But when a round of questioning began, Warner sharply asked Kimmitt whether the reviewing agencies considered UAE's role's in the transfer of money to al-Qaida and of nuclear components to rogue nations.
Kimmitt said those factors were taken into account.
Under secret conditions of the agreement with the administration, the Dubai company promised to cooperate with U.S. investigations as a condition of the $6.8 billion deal, according to documents obtained by The Associated Press.
The U.S. government chose not to impose other, routine restrictions.
The president said he was struck by the fact that people were not concerned about port security when a British company was running the port operation, but they felt differently about an Arab company at the helm. He said the United Arab Emirates was a valuable partner in the war in terror.
Critics in Congress, even before Thursday's hearing, had noted that the London-based Peninsular and Oriental Steam Navigation Co., which previously operated at those ports, is a publicly traded company while Dubai Ports World is effectively controlled by the government there. Sens. Robert Menendez, D-N.J., and Clinton have said they will introduce legislation to prohibit companies owned or controlled by foreign governments from running port operations in the United States.
Bush said his administration would continue talks with members of Congress — Republicans and Democrats alike — who have rebelled against the takeover. He said the briefings were "bringing a sense of calm to this issue."
"This wouldn't be going forward if we weren't certain our ports would be secure," Bush said.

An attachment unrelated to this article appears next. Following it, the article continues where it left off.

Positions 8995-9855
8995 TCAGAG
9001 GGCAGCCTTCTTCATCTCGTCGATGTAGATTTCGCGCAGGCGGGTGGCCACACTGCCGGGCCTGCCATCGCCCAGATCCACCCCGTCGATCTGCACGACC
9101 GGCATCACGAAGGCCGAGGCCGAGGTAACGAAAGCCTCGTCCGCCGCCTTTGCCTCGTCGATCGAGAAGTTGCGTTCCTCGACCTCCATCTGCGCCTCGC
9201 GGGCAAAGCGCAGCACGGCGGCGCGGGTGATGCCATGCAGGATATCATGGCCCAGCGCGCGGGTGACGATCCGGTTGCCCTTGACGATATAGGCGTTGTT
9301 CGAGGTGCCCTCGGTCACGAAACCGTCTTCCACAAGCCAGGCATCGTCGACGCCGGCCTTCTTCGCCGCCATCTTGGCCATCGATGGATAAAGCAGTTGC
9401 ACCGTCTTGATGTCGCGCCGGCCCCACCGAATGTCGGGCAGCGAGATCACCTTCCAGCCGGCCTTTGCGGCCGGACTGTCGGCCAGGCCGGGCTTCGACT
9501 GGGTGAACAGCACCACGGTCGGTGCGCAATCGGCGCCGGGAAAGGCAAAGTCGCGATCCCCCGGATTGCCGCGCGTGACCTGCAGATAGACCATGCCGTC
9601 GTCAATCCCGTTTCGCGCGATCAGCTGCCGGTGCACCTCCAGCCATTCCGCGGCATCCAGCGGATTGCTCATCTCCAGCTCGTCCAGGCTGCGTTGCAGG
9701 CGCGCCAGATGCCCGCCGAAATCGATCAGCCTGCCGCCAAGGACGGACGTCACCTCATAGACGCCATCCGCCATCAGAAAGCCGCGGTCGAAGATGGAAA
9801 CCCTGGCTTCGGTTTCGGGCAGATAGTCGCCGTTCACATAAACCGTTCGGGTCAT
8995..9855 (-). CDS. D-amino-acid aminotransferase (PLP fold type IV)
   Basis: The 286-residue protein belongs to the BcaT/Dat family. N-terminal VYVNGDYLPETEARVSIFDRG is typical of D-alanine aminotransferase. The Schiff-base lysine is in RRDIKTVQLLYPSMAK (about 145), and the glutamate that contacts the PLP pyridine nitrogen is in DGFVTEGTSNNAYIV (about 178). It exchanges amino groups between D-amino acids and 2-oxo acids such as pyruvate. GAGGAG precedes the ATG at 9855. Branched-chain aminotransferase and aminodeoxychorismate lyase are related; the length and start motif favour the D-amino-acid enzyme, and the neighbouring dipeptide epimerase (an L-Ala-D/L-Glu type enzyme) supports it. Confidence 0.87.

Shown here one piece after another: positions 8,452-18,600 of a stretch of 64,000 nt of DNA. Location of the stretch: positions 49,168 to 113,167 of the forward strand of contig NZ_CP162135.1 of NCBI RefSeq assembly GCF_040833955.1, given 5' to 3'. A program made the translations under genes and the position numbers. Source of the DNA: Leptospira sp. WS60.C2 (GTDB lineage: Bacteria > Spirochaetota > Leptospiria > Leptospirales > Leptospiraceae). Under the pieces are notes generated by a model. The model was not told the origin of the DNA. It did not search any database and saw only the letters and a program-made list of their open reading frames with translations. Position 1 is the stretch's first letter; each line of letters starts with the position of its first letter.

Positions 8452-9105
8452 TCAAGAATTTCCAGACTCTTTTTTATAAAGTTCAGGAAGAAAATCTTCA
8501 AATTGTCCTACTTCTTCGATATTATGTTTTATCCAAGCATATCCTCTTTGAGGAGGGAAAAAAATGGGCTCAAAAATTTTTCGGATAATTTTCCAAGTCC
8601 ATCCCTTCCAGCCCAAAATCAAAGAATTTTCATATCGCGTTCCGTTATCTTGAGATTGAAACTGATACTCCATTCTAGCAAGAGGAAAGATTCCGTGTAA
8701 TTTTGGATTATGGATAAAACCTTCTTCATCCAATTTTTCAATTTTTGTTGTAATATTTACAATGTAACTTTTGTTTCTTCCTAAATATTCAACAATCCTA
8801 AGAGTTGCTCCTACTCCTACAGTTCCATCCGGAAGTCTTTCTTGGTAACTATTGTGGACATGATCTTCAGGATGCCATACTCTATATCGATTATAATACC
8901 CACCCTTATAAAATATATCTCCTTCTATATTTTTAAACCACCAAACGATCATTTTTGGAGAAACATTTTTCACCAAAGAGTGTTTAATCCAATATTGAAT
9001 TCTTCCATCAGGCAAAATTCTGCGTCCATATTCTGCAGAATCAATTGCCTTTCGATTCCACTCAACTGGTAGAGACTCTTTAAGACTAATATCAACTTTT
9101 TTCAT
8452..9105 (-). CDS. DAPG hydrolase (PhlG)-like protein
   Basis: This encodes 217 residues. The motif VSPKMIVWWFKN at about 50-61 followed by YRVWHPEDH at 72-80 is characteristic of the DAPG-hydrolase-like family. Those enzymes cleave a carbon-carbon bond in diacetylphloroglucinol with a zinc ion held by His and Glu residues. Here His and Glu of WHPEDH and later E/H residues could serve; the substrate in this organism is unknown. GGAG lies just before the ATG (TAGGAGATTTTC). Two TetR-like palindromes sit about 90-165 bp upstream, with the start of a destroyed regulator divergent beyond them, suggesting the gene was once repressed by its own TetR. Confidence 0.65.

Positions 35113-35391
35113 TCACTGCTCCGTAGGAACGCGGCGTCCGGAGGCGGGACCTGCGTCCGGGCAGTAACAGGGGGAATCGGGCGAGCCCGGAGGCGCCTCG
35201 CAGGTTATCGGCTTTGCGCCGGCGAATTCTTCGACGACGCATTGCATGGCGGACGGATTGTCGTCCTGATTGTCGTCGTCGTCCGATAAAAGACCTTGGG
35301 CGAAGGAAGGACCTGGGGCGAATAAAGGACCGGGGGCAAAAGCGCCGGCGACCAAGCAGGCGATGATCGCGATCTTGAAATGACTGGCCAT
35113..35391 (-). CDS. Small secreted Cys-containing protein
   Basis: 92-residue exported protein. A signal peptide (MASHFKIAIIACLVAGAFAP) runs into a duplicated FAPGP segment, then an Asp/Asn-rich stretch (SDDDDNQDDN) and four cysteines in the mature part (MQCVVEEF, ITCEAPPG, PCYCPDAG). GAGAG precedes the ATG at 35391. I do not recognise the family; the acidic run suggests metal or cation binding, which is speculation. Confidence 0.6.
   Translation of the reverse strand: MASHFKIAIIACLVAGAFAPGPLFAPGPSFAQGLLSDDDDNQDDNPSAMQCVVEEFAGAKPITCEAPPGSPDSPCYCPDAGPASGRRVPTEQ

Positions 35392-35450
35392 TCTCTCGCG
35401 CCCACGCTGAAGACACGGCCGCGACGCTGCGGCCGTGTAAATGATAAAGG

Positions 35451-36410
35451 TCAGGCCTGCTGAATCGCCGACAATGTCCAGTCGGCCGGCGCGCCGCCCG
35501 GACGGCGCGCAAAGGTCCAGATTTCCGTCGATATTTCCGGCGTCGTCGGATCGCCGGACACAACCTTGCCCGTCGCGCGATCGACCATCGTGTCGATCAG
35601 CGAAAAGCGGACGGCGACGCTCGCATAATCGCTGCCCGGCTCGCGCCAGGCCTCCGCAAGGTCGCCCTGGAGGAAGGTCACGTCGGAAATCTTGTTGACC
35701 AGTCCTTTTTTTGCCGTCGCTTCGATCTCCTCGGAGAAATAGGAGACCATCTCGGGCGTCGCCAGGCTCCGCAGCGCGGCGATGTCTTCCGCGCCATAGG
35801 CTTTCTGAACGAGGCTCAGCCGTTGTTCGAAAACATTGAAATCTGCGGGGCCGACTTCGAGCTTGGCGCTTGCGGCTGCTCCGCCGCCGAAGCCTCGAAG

In approving the purchase, the administration chose not to require Dubai Ports to keep copies of its business records on U.S. soil, where they would be subject to orders by American courts. It also did not require the company to designate an American citizen to accommodate requests by the government.
Outside legal experts said such obligations are routinely attached to U.S. approvals of foreign sales in other industries.
Dubai Ports agreed to give up records on demand about "foreign operational direction" of its business at the U.S. ports, according to the documents. Those records broadly include details about the design, maintenance or operation of ports and equipment. It also pledged to continue participating in programs to stop smuggling and detect illegal shipments of nuclear materials.
"They're not lax but they're not draconian," said James Lewis, a former U.S. official who worked on such agreements. If White House officials negotiating the deal had predicted the firestorm of criticism over it, "they might have made them sound harder."
The conditions over the sale were detailed in U.S. documents marked "confidential." Such records are regularly guarded as trade secrets, and it is highly unusual for them to be made public.
Rep. Peter King (news, bio, voting record) of New York, the Republican chairman of the House Homeland Security" name="c1" /> News | News Photos | Images | Web
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Homeland Security Committee, said the conditions are evidence the administration was concerned about security. "There is a very serious question as to why the records are not going to be maintained on American soil subject to American jurisdiction," King said.
Another critic, Sen. Charles Schumer (news, bio, voting record), D-N.Y., added: "These new revelations ask more questions than they answer."
In Lebanon, Secretary of State Condoleezza Rice" name="c1" /> News | News Photos | Images | Web
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Condoleezza Rice said Thursday that the agreement was thoroughly vetted in a review process that took approximately three months. "This is supposed to be a process that raises security concerns, if they are there, but does not presume that a country in the Middle East should not be capable of doing a deal like this." She described the United Arab Emirates as "a very good ally" and said "if more details need to be made available then I'm sure they will be."